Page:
The partisan stand-off comes as an August 2 deadline looms for raising the federal borrowing limit. Absent a deal to cut the deficit and slow the growth rate of the national debt, many Republicans say they will not vote to increase the debt ceiling. Without additional borrowing authority, the federal government risks defaulting on its debt obligations, which could spark a financial crisis.

Some Democrats have argued President Obama could end the standoff by challenging the constitutionality of the debt ceiling and ignoring the law. The 14th Amendment to the U.S. Constitution states that the public debt of the United States “shall not be questioned.”  Senator Cornyn blasted any attempt to sidestep the debt ceiling as “crazy talk”, saying it would be an abdication of the president’s responsibility to arrive at a negotiated solution to the nation’s debt woes.

You May Like

Wikipedia Proves Useful for Tracking Flu

Technique gave better results than Center for Disease Control (CDC) and Google’s Flu Trends More

Turkish Law Gives Spy Agency Controversial Powers

Parliament approves legislation to bolster powers of intelligence service, which government claims is necessary to modernize and deal with new threats Turkey faces More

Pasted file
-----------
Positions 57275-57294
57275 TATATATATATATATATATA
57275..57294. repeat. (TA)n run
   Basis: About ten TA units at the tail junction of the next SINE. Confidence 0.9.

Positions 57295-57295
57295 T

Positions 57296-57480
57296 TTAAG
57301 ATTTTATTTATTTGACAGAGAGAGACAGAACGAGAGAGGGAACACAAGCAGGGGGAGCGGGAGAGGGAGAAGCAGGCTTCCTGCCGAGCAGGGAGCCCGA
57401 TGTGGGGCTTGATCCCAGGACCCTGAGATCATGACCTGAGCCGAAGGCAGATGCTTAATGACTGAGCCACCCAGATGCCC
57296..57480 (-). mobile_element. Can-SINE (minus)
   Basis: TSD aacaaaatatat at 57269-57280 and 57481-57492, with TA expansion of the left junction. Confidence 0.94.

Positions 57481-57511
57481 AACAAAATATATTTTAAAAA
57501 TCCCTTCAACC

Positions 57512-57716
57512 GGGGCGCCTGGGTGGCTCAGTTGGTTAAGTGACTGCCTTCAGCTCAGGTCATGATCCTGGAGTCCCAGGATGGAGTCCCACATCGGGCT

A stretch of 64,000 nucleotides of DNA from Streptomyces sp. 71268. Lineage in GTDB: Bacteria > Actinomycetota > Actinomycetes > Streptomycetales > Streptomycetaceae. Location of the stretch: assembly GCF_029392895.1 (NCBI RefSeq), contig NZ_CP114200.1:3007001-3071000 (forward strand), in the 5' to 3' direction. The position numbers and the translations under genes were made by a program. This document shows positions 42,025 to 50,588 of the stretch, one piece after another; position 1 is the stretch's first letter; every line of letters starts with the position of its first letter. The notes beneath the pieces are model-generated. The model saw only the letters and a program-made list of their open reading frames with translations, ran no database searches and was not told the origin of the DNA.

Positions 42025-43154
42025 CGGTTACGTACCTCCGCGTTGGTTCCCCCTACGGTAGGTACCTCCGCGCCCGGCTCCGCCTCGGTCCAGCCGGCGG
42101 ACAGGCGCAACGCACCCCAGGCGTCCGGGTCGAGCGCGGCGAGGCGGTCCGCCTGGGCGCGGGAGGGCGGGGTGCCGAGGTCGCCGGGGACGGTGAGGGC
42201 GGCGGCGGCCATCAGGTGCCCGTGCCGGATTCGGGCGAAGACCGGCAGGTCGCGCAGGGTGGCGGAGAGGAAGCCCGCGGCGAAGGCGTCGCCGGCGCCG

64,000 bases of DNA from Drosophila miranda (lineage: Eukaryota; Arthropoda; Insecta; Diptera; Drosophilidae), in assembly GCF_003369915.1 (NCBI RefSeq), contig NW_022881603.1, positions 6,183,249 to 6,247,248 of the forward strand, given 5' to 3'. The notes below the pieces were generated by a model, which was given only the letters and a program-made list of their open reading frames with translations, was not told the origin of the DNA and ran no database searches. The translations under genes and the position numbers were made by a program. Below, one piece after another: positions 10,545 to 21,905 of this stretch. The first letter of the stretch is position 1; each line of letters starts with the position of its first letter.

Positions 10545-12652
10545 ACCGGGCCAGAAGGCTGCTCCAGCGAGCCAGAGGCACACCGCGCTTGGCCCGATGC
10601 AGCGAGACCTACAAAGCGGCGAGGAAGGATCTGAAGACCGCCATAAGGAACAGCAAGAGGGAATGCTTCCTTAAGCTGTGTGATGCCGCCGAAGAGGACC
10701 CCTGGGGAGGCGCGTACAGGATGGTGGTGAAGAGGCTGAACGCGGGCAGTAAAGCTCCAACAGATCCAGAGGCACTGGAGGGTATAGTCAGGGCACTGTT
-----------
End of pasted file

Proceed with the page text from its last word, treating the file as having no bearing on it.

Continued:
Video Face of American Farmer Changing

Average American farmer is now 58 years old, and farmers 65 and older are the fastest growing segment of the population More

This forum has been closed.
Comments
     
There are no comments in this forum. Be first and add one

Featured Videos

Your JavaScript is turned off or you have an old version of Adobe's Flash Player. Get the latest Flash player.
Face of American Farmer is Changingi
X
Mike Osborne
April 18, 2014
The average American farmer is now 58 years old, and farmers 65 and older are the fastest growing segment of the population. It’s a troubling trend signaling big changes ahead for American agriculture as aging farmers retire. Reporter Mike Osborne says a new report from the U.S. Census Bureau is suggesting what some of those changes might look like... and why they might not be so troubling.
Video

Video Face of American Farmer is Changing

The average American farmer is now 58 years old, and farmers 65 and older are the fastest growing segment of the population. It’s a troubling trend signaling big changes ahead for American agriculture as aging farmers retire. Reporter Mike Osborne says a new report from the U.S. Census Bureau is suggesting what some of those changes might look like... and why they might not be so troubling.
Video

Video Donetsk Governor: Ukraine Military Assault 'Delicate But Necessary'